Secret #2 - The Real Scholarship Landscape


Full Ride Athletic Scholarships Are For Elite Athletes

Students should focus on top grades, as early at their freshman year in high school, so they can maximize athletic scholarships along with merit scholarship opportunities!

When I talk to my friends, one of the biggest misconceptions among student-athletes and their families is that everyone gets a full ride. I get it. It’s part of our sports culture now.

The truth is that only some sports offer full-ride scholarships. These are called “head count” sports. In the NCAA, these include only football for the Football Bowl Subdivision, formerly known as Division I-A, and basketball for Division I. For women, basketball, volleyball, tennis and gymnastics offer full scholarships at some DI levels. A head count sport is one that generally produces a lot of revenue for the college. These sports are called “head count” sports because there is a set number of scholarships available per team.

This gets a little confusing for football because in Division 1, there are two subdivisions: DI Football Bowl Subdivision and DI Football Championship Subdivision. An NCAA DI FBS team is allowed 85 scholarships per year and may grant a full scholarship to all 85. Division 1 FCS programs can provide a maximum of 63 total scholarships. However a coach can divide the scholarships up, giving more athletes partial scholarships.

All other sports are called “equivalency” sports, which means the available scholarship money for each team can be divided among players. There are no restrictions on how many athletes can be on scholarship, and the allotted number of awards can be divided in whichever way the coach chooses. My niece’s lacrosse team has about 30 athletes each year on roster and only 12 full scholarships to offer. Rather than have 12 athletes on full scholarship and 18 athletes as walk-ons, their coach divides the money into partial scholarships so she can recruit more highly talented players. Equivalency sports include all other Division I sports and all NCAA Division II sports, NAIA sports and junior colleges.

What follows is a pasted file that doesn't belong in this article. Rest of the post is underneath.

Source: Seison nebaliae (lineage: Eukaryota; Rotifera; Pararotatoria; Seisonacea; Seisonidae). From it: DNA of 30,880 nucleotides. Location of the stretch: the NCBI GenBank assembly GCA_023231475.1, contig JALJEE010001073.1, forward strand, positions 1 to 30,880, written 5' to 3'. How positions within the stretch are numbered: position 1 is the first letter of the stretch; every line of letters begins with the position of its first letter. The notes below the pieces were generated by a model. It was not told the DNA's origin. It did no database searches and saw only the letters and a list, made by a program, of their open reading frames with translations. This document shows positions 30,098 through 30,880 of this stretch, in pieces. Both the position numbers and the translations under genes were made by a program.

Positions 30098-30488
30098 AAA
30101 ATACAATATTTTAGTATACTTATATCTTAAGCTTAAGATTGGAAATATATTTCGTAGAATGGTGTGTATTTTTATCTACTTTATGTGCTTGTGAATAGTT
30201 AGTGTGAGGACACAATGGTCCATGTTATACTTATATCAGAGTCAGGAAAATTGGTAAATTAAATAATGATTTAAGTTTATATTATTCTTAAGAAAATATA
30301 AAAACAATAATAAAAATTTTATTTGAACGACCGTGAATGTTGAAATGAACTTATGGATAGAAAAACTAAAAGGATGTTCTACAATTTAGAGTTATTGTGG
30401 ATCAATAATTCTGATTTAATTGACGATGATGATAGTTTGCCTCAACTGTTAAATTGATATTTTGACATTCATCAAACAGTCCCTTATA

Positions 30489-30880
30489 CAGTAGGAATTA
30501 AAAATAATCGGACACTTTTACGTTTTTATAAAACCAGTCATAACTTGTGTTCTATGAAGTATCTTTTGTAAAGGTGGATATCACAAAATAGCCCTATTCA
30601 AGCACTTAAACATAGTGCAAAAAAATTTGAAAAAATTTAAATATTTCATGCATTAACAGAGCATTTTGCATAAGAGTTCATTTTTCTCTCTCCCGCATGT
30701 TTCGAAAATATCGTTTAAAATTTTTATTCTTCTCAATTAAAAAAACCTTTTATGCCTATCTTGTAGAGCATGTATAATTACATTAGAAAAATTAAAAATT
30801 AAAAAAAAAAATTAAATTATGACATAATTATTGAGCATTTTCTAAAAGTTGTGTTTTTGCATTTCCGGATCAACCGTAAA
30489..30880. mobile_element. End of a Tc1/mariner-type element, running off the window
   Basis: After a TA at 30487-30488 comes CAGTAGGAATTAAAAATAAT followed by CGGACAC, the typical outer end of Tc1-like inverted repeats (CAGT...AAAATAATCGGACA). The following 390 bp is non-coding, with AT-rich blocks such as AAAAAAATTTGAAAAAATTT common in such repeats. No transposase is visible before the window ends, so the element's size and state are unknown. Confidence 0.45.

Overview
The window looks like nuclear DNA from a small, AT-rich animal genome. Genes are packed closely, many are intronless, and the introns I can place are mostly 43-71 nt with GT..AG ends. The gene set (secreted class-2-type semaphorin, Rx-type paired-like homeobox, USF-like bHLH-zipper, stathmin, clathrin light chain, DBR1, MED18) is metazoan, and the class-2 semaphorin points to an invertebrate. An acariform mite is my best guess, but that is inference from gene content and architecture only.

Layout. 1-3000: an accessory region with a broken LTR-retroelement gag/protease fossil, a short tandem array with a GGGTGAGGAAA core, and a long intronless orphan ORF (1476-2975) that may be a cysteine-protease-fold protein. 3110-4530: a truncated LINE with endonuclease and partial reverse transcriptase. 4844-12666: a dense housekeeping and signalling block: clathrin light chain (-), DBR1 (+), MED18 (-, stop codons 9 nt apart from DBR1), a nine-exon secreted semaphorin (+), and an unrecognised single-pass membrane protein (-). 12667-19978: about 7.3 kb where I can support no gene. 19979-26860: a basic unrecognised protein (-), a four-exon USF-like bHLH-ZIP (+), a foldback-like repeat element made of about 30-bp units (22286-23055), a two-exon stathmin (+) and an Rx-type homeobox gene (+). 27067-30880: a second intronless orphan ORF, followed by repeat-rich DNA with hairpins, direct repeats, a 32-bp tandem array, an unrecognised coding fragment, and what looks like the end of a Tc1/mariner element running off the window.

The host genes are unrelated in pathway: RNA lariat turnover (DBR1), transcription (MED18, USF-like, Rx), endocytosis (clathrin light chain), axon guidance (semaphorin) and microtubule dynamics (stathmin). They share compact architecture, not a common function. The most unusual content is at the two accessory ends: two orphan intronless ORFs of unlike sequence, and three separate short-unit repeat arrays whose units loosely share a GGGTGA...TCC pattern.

This is an over simplification of how coaches divide scholarship money, but it illustrates the general point for “head count” vs. “equivalency sports”. Having said that, outside of the head count sports, there’s also a very good chance your scholarship won’t cover the total cost of tuition, room and board, plus books. The average athletic scholarship calculates to about $10,400. Outside of football and men’s basketball, the average is only $8,700.

In addition, students and parents should keep in mind that while Division I schools may provide multiyear scholarships, some awards must be renewed each year. According to the NCAA, scholarships can be canceled at the end of the award period, or during the period if the student-athlete becomes ineligible, commits fraud, engages in misconduct or quits the team for personal reasons.


Student athletes should pursue athletics scholarships, as well as academic scholarships and

financial aid. Students should focus on top grades, as early at their freshman year in high school, so they can maximize merit scholarship opportunities! With hard work it is possible to find the best college for your child and the best price.


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